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Most people know it as the place where Lady Diana raised Princes William and Harry with Prince Charles from 1984 to 1996, but now it’s where Prince William, Kate, George, Charlotte, and Louis live when they’re in town. (No, you won’t find their toothbrushes in the bathroom.) It has been a royal domicile since 1689, when William and Mary took control of an existing home (then in the country, far from town, to ease William’s asthma) and made it theirs. Handsome and haughty, with none of the symmetry that defined later English tastes, the redbrick palace is not as ostentatious as you might expect. At least from the outside. Historic Royal Palaces, grasping for currency, installed junky art installations (voices whispering from gramophones, graffiti-like quotations scrawled across carpets and walls) based on scandals that happened here. The venerable palace was stripped of most of its context and now it’s a spook house for art snobs. The newly reopened King’s State Apartments, pegged to King George III and Queen Caroline, is explained to visitors not with a thoughtful historical dossier but with a scratch-and-sniff guide to odors that might have filled the palace once. Kids may appreciate the costumed characters wandering about, but anyone who can reach the pedals knows it’s all style over substance. Queen Victoria has her own section, but she’s given the trashy treatment, too—rather than teaching visitors what enabled a girl of 18 to rise to master the most powerful empire in the world, it shows her failing the Bechdel test and living in terms of men: as a good girl, a loving wife, and a grieving widow. It’s also misleading: One room draped in black leads you to believe Prince Albert died here, but no, he died at Windsor.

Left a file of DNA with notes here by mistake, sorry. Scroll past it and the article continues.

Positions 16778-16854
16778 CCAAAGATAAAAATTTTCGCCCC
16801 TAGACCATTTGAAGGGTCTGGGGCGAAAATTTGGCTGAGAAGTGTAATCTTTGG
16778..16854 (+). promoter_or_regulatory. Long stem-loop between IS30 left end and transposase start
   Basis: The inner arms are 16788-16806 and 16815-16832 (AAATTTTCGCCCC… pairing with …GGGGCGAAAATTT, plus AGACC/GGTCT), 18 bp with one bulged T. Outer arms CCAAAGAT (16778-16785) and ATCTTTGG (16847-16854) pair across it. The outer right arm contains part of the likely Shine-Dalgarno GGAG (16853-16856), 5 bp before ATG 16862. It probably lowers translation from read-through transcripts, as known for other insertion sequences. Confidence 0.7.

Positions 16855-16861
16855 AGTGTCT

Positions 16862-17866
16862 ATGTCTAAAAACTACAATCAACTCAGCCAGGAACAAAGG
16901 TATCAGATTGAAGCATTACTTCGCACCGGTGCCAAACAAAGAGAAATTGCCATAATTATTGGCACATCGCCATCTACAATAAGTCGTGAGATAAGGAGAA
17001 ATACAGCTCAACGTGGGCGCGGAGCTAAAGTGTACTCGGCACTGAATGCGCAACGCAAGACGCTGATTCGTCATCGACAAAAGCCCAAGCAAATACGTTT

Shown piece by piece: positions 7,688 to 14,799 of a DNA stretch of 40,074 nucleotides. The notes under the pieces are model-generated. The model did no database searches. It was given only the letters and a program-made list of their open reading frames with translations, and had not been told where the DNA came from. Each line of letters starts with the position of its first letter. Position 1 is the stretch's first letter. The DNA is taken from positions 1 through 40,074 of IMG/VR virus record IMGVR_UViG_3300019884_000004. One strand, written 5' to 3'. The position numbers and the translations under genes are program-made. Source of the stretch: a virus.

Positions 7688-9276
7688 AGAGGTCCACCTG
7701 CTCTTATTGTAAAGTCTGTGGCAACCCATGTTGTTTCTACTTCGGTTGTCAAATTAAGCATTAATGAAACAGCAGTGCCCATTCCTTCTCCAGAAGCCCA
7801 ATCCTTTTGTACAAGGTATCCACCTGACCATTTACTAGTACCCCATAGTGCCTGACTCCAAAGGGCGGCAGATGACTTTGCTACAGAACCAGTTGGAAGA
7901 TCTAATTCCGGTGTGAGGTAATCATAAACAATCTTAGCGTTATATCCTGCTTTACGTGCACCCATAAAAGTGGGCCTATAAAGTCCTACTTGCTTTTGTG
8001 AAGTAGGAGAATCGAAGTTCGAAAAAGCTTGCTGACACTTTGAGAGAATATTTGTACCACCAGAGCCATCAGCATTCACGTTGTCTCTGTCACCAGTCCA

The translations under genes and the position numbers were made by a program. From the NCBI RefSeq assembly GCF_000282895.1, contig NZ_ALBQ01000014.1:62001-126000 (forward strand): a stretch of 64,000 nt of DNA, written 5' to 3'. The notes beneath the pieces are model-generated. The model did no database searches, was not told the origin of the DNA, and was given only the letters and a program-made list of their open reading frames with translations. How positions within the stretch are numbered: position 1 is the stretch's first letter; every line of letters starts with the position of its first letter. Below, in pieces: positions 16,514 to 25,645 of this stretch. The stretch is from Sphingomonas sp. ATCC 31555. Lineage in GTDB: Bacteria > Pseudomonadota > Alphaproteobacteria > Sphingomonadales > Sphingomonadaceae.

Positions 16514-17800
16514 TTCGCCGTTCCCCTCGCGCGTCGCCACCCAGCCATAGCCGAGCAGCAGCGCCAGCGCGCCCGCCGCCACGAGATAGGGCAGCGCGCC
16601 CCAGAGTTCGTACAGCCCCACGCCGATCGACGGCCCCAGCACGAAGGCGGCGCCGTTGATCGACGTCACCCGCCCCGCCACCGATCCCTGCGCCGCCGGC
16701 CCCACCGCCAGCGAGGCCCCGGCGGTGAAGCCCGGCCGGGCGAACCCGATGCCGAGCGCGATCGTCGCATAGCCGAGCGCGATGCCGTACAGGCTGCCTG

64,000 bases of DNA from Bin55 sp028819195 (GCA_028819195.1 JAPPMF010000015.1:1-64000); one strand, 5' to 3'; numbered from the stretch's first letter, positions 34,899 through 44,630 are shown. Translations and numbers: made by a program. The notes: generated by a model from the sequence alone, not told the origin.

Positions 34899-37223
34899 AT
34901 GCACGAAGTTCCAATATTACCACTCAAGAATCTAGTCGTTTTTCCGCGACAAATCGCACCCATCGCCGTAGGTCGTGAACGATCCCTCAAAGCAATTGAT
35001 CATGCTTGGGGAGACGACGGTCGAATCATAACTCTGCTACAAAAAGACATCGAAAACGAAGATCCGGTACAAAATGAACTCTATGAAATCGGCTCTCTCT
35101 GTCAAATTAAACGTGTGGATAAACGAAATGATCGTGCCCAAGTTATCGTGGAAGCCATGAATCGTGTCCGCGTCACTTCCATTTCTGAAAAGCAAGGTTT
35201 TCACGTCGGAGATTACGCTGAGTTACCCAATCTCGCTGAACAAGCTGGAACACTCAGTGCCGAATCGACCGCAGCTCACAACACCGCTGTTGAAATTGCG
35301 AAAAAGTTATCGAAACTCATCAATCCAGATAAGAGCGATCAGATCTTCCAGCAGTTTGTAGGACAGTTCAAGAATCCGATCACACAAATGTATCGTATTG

Thankfully, the walk-through still includes the magnificent King’s Staircase, lined with delicate canvas panels whose perimeters are rigged with tissue paper slivers that will tear as a warning of shifting or swelling. The staircase is considered so precious that it wasn’t opened to the public until 2004, 105 years after the rest of the palace first accepted sightseers. In the Gallery there’s a working Anemoscope, which has told the outside wind direction since 1694, and a map of the world as known in that year; you’ll also see gowns worn by HM the Queen, Diana, and Princess Margaret, who lived here as well. Overall, though, if you’re short on time, this pandering Palace is no longer a must-see.